Patients and Methods: Twenty four, type-2 diabetic patients consulting the Center for Diabetes and Endocrinology in ‎Maysan, south of Iraq, had managed to complete the 3 month period of the first part of this study after meeting a set of ‎inclusion criteria. Their HbA1c was more than 7% despite the continuous use of oral antihyperglycemic drugs. The ‎effect of diclofenac was compared with another group (n=21) that received paracetamol in addition to diclofenac ‎sodium. Blood samples were taken from before, one month and three months after the start of treatments for ‎measurement of HbA1c, C-reactive protein, C-peptide level and more frequently plasma glucose level ‎‎(fasting/random). Another sixty patients of similar inclusion criteria were also followed for three months but without ‎treatment and served as a control group.‎
Results: The effect of one month treatment with diclofenac sodium alone or in combination with paracetamol resulted ‎respectively in a reduction in HbA1c by 9.4% and 11.4%, a reduction in CRP by 62.1% and 79.6%, an increase in C-‎peptide by 262.5% and 216%, a reduction in FPG by 11.2% and 18.1% and a reduction in RPG by 40.3% and 24.8% in ‎comparison to pre-treatment levels.‎
The HOMA- ß C-peptide measured in a limited number of patients treated with diclofenac sodium or its combination ‎with paracetamol showed an increase by 405.3% and 330.6% three months after start of treatment for the two groups ‎respectively. The control, non- intervention group did not show significant changes in the levels of HbA1c over the ‎three-month period. ‎
Conclusion: Diclofenac sodium 100mg SR capsule administered once daily for one month seems to be effective in ‎achieving a good glycemic control in patients not achieving target HbA1c. The addition of paracetamol to diclofenac did ‎not show a clear synergistic effect, despite paracetamol beneficial effect that had been shown in a previous study. ‎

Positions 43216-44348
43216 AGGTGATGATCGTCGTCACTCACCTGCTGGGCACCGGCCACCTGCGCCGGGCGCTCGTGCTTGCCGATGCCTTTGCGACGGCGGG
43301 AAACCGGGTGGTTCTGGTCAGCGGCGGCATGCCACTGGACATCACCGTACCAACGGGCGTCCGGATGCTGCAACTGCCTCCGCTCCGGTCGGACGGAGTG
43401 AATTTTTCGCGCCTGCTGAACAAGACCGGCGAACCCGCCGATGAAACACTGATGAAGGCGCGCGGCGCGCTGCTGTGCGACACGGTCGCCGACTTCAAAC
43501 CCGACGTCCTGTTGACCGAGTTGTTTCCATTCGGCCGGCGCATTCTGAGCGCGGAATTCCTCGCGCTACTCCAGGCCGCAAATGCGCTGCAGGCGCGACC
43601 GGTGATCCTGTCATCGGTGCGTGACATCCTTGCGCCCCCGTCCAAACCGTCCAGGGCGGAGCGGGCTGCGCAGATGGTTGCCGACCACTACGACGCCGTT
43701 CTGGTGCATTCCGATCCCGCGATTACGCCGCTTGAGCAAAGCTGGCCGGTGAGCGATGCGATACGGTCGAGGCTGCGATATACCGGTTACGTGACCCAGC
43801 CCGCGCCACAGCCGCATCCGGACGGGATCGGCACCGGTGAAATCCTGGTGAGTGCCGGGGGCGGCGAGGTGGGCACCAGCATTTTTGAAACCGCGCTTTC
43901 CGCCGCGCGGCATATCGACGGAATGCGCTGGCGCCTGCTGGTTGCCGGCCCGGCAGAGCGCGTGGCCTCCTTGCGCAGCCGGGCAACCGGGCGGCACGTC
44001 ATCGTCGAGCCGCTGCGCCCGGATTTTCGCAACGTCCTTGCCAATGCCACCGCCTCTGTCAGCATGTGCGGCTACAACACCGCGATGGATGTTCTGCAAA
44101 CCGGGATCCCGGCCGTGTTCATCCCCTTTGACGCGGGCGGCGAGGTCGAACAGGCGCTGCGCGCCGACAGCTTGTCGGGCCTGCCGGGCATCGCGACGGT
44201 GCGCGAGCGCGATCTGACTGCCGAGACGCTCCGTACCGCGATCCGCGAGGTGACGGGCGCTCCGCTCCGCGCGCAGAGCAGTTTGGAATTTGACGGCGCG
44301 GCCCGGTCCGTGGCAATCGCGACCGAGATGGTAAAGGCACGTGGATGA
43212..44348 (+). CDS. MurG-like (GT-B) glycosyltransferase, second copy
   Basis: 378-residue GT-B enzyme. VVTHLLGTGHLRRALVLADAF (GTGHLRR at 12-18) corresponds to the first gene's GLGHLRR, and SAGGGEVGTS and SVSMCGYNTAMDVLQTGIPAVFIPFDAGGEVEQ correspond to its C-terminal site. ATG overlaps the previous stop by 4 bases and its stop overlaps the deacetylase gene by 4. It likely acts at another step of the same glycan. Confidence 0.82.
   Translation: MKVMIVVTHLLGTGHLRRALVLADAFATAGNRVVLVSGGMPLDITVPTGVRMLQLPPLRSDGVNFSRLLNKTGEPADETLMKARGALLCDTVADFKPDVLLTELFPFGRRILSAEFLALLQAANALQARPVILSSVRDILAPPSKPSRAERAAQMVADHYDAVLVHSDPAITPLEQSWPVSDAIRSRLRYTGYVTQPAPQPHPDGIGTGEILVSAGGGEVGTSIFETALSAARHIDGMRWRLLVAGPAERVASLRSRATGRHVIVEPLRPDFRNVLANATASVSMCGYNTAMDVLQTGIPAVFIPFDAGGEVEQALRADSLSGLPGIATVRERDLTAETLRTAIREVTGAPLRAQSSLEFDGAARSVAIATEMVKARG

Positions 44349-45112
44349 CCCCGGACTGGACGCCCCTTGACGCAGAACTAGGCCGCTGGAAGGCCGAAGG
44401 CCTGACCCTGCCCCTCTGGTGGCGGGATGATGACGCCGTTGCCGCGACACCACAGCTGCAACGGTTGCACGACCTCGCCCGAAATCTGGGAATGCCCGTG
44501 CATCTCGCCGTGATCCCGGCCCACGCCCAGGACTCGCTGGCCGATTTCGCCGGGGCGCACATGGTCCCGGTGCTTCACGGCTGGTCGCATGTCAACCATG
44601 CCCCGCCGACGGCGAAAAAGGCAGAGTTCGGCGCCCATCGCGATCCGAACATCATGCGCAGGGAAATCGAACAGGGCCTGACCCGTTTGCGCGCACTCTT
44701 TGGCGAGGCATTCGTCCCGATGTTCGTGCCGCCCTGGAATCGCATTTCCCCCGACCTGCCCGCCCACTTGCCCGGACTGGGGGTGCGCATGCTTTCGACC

The potential therapeutic benefit of paracetamol in treatment of patients with type-2 diabetes mellitus

Maha J. A. Makki; Hussam J. Umran; Abdullah M. Jawad

The Medical Journal of Basrah University, 2013, Volume 31, Issue 2, Pages 47-52
DOI: 10.33762/mjbu.2013.90707

Background: Oxidative stress may contribute to the pathogenesis of diabetes mellitus, and hyperglycemia and oxidative stress can reinforce each other. The use of antioxidant drugs, therefore, may be beneficial in treatment of diabetes mellitus and paracetamol had been shown to have antioxidant activity.
Objectives: To evaluate the potential role of paracetamol in type-2 diabetic patients not achieving target glycated hemoglobin (HbA1c).
Patients and Methods: Twenty four type-2 diabetic patients consulting the Center for Diabetes and Endocrinology in Maysan were included in this study after meeting a set of inclusion criteria. Their HbA1c was more than 7% despite the continuous use of oral antihyperglycemic drugs. Patients were treated with paracetamol 1000mg tablet once daily for one month. Blood samples were taken before, one month and three months after the start of treatments for measurement of HbA1c, C-reactive protein, C-peptide level, total antioxidant capacity and more frequently plasma glucose level (fasting/random). Another sixty patients of similar inclusion criteria were also followed for three months but without treatment with paracetamol and served as a control group.
Results: One month treatment with paracetamol (n=24) resulted in a beneficial effect particularly when measured two months after cessation of paracetamol treatment. Paracetamol significantly reduced HbA1c by 7.32% and random plasma glucose (RBG) by 22%, and greatly increased C-peptide by 443%. Total antioxidant capacity measured once after one month of paracetamol treatment increased by 20.2%. Unexpectedly, CRP was reduced significantly by 63.9%. The control, non- intervention group did not show significant changes in the levels of HbA1c over the three month period. Measurement of HOMA- ß C-peptide in a limited number of patients indicate that paracetamol significantly improve ß-cell function.
Conclusion: Paracetamol 1000mg tablet, when administered once daily for one month seem to be effective in achieving a good glycemic control in patients not achieving target HbA1c.